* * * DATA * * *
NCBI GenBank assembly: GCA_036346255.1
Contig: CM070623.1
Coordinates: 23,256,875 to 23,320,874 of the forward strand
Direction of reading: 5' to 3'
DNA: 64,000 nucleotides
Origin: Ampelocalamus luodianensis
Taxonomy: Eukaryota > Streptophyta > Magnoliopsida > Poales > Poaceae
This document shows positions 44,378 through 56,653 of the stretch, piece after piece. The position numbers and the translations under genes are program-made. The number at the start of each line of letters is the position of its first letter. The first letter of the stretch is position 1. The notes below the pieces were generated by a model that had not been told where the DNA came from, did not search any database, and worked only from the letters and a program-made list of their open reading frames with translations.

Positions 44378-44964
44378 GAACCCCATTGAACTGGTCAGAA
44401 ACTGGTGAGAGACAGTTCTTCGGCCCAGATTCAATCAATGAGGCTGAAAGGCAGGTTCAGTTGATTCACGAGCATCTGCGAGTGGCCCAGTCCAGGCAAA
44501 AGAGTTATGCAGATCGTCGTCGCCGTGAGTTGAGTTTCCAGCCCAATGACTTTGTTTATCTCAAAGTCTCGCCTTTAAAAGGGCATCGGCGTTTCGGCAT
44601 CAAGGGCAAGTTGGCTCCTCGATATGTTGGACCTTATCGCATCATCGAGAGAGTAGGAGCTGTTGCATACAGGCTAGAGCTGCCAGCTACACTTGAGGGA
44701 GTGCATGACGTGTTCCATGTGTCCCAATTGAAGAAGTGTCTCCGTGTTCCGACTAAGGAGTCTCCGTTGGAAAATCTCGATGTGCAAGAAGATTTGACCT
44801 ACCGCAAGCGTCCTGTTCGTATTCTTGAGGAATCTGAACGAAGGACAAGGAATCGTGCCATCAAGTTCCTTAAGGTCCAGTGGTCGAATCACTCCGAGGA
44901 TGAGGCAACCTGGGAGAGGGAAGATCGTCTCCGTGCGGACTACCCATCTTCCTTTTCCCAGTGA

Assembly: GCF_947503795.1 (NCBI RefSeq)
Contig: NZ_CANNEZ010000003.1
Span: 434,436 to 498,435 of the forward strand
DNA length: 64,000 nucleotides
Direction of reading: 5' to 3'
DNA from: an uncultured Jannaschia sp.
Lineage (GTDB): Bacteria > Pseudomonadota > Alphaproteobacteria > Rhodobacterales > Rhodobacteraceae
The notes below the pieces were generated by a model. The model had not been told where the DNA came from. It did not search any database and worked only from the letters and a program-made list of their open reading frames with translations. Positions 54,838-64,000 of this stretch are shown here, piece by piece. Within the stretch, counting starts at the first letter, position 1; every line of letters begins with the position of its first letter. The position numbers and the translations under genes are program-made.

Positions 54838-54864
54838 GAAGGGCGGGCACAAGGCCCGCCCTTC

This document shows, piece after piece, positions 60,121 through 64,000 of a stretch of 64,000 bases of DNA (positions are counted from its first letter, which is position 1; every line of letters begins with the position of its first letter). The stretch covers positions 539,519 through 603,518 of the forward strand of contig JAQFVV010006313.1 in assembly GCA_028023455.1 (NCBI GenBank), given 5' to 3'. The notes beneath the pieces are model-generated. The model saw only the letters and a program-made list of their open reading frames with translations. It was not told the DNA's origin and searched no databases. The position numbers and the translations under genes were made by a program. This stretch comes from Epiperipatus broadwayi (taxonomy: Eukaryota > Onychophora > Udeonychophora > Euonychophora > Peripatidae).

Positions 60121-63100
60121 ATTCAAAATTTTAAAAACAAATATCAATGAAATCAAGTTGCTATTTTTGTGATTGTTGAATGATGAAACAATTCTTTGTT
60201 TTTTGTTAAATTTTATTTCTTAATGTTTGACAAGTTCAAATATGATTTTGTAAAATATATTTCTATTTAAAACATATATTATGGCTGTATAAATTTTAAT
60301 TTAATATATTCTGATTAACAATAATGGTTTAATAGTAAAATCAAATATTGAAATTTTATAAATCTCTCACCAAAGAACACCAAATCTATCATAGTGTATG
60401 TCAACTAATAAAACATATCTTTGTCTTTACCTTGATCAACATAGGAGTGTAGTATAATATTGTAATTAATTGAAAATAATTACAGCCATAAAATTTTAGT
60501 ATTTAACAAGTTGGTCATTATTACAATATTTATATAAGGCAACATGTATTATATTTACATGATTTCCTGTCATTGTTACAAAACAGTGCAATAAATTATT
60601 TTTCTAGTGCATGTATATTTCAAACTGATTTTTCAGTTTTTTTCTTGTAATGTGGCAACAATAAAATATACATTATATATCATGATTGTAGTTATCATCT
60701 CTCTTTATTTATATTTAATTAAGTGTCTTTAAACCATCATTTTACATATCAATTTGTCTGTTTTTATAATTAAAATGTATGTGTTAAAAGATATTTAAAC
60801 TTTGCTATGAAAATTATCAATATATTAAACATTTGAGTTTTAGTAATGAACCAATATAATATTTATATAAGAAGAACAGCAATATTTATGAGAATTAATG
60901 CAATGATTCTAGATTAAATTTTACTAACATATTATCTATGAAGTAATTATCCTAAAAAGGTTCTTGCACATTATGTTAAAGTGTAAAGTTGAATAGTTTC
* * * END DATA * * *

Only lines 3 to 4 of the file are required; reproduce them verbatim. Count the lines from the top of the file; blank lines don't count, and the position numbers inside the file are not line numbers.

Coordinates: 23,256,875 to 23,320,874 of the forward strand
Direction of reading: 5' to 3'